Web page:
UK property funds limit payouts as pension funds shift assets

Three UK wealth managers have said they are unable to cope with strong demand from investors looking to exit property funds. This is another sign that an accelerating decline in government bond prices is forcing pension funds to reallocate their holdings.

Schroders said it will make some repayments originally due Monday by July next year, while Columbia Threadneedle said volatile market conditions have forced it to switch from daily to monthly payouts. At the same time, BlackRock also imposed new restrictions on withdrawals.

This shows once again how hard-to-sell asset-based funds struggle when the volatility that has dogged stock and bond markets all year urges investors to quickly claw back cash.

A liquidity crisis in the UK last week, triggered by falling government bond prices, has worsened the situation for some wealth managers as defined benefit pension plans, which are big investors in UK institutional property funds, are quick to sell a wide range of assets to meet demands for collateral.

“It’s a pretty weak market and you’ve thrown in some volatility. Switch to monthly repayments [from daily] reduces your need to sell assets,” said a real estate fund adviser.

Calum Mackenzie, investment partner at Aon, the pension advisor, added: “I think this is part of a longer-term trend in pension funds [cut risk] by selling the less liquid assets. . . This trend is now being reinforced by the short-term liquidity boost from pension funds in the past week.”

UK pension funds have been reducing property holdings for several months as rising interest rates and slowing activity weighed on the property market. Falling UK government bond prices have also increased the fund’s portfolio allocation to real estate, prompting some to reduce exposure.

These forces have intensified at a time when conditions in private markets, including stocks, real estate and credit, are already strained. A sharp deterioration in credit conditions has made it difficult to close deals in unlisted assets, according to industry participants.

The £2.7bn Schroders Capital UK Real Estate Fund received £65.3m in redemption requests in the second quarter of this year, payable by October 3. Schroders has paid £7.8m to meet redemption requests and said the outstanding balance would be deferred until ‘on or before’ 3 July next year, in line with rules allowing redemption requests to be deferred by 24 months.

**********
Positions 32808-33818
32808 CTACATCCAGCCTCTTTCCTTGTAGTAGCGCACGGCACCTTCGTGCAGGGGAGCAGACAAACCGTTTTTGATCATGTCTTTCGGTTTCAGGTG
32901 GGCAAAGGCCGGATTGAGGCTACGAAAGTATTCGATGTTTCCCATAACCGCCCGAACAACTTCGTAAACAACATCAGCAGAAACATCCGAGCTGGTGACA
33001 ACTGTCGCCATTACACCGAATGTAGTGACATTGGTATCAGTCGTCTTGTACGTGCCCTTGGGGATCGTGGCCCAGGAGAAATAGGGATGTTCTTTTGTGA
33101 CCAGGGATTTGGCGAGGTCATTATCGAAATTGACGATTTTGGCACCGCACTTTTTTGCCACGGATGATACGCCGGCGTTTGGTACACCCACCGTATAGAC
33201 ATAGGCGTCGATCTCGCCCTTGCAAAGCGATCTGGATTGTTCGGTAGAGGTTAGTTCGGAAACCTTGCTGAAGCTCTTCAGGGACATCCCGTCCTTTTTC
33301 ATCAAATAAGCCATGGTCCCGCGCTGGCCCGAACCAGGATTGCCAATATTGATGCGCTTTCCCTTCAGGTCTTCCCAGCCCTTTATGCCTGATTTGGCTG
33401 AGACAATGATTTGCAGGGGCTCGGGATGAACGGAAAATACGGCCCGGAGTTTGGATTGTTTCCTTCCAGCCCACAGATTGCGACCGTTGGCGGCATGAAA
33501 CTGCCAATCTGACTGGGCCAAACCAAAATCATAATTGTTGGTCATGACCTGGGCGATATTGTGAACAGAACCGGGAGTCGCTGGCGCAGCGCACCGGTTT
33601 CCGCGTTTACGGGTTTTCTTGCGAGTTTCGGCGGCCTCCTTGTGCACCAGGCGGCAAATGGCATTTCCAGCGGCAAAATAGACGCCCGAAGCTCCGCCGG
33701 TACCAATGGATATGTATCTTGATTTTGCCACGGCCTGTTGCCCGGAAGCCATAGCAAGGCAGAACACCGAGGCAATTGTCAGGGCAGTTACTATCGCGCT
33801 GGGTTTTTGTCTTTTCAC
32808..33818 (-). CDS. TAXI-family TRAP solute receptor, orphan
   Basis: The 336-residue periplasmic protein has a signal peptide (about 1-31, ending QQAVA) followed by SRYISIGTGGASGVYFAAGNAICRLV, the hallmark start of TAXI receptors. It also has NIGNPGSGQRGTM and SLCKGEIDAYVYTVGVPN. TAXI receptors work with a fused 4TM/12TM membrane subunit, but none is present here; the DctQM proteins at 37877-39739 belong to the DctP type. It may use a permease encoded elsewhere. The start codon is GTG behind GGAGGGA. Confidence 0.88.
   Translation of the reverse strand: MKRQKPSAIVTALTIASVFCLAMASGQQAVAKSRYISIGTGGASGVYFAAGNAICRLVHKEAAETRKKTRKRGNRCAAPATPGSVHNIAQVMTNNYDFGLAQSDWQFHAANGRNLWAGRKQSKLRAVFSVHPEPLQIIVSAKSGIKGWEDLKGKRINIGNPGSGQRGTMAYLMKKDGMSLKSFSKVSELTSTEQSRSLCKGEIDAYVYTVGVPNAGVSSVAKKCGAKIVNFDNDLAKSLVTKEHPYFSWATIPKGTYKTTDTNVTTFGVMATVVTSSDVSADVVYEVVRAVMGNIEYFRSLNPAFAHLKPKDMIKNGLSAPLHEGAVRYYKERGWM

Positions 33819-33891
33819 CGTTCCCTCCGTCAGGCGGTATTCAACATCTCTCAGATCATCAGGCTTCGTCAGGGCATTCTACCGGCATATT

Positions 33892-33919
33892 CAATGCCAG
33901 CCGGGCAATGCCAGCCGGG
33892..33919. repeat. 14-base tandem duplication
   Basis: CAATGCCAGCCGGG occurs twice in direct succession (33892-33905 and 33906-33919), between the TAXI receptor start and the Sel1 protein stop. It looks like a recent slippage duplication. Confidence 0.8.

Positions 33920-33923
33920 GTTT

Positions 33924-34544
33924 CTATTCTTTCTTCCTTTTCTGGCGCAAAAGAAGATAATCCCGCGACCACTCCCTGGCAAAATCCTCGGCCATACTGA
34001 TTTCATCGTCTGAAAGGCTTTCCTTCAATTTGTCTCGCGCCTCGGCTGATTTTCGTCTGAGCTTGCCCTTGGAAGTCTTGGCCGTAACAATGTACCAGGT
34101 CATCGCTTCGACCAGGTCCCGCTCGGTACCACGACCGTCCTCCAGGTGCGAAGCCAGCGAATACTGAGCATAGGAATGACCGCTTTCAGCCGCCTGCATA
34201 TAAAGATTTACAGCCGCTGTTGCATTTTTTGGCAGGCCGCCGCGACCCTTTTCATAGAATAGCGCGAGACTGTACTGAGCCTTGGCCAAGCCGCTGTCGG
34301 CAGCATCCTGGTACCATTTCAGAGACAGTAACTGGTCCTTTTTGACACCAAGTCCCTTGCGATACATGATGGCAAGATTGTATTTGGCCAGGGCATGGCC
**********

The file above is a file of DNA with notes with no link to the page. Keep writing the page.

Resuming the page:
“It is expected that the deferred redemptions will be paid upon the successful completion of future asset sales,” Schroders said.

It is in the process of selling the Jubilee House, a high-rise redevelopment in Stratford, east London, which it bought in 2013 for £11.9million. Schroders has signed a deal to sell it for £63m, which is expected to be completed by April 2023.

Columbia Threadneedle has also introduced new redemption rules for the £2.3 billion Threadneedle Pensions Pooled Property Fund, meaning investors can withdraw monthly instead of daily, citing “liquidity constraints due to recent market volatility and subsequent surge in the.” redemption requests”.

BlackRock, the world’s largest wealth manager, has also imposed redemption restrictions on the £3.5 billion BlackRock UK Property Fund after receiving significant redemption requests in the second quarter.

These restrictions mirror previous crises when wealth managers imposed “gates” to prevent investors from making withdrawals from daily traded real estate funds in the wake of the Brexit vote and in the early months of the coronavirus pandemic in 2020. In both cases, professionals evaluating assets held by the fund struggled to provide an accurate price for commercial real estate projects. UK property funds limit payouts as pension funds shift assets

Adam Bradshaw

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